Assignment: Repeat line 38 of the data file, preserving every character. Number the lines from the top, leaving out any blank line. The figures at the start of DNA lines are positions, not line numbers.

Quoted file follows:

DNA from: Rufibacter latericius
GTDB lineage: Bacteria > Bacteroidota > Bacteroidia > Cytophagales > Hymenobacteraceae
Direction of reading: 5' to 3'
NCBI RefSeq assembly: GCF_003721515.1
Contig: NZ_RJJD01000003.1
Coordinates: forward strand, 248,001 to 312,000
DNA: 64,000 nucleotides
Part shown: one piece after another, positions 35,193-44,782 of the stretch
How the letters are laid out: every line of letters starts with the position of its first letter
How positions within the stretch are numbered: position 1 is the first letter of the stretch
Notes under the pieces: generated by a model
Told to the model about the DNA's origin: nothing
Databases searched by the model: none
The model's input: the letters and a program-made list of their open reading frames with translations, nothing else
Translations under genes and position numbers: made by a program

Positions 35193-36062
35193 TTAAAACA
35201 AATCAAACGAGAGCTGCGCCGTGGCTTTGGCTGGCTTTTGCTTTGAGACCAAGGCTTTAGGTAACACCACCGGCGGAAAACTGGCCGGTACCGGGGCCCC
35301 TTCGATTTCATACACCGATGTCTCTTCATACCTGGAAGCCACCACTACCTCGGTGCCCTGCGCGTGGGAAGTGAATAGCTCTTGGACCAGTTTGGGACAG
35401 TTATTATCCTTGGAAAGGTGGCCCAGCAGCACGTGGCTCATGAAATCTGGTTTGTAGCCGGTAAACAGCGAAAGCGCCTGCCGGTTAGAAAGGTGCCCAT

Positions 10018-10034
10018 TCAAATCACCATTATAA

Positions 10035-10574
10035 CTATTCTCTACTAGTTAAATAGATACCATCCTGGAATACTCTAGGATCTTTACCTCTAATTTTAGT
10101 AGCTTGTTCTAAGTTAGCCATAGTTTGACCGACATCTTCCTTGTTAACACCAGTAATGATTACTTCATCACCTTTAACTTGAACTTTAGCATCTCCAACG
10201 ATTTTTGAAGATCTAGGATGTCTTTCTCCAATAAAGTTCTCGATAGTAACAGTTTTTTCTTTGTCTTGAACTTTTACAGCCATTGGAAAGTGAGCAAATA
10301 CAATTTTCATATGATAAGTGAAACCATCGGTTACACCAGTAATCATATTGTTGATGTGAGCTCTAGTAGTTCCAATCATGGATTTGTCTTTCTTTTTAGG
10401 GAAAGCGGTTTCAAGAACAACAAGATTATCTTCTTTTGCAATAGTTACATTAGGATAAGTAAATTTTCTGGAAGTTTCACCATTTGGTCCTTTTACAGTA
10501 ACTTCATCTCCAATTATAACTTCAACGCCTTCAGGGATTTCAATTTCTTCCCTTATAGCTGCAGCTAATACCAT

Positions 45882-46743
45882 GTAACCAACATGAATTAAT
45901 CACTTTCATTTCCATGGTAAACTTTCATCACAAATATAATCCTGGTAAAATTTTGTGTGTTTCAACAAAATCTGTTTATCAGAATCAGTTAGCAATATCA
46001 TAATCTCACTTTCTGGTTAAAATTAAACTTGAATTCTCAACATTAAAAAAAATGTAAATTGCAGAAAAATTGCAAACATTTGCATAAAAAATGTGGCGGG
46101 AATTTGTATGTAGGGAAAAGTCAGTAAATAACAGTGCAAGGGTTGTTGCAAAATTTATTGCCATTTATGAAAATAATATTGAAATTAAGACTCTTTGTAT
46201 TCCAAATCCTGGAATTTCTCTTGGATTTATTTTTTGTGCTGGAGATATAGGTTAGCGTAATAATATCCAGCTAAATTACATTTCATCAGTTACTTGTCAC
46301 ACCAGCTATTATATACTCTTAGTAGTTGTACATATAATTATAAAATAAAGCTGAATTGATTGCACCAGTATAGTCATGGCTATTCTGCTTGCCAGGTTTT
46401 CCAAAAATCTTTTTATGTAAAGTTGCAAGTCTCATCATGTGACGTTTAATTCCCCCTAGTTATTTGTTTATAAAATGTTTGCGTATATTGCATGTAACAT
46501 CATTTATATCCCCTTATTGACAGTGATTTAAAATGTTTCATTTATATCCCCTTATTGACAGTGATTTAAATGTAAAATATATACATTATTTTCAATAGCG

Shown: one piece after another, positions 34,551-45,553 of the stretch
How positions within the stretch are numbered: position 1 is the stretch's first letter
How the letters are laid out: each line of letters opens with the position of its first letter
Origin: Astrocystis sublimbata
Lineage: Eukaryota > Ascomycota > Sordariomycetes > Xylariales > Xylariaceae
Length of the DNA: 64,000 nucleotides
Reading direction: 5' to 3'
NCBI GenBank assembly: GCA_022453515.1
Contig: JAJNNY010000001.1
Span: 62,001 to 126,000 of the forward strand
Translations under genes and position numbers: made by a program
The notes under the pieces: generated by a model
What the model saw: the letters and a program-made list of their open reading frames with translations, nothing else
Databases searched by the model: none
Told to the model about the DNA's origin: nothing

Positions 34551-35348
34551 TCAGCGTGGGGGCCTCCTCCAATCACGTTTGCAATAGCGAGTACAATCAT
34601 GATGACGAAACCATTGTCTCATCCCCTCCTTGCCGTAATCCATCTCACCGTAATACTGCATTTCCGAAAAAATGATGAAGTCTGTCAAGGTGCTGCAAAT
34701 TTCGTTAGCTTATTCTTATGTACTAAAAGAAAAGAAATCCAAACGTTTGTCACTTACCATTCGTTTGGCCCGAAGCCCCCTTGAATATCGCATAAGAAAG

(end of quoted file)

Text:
46501 CATTTATATCCCCTTATTGACAGTGATTTAAAATGTTTCATTTATATCCCCTTATTGACAGTGATTTAAATGTAAAATATATACATTATTTTCAATAGCG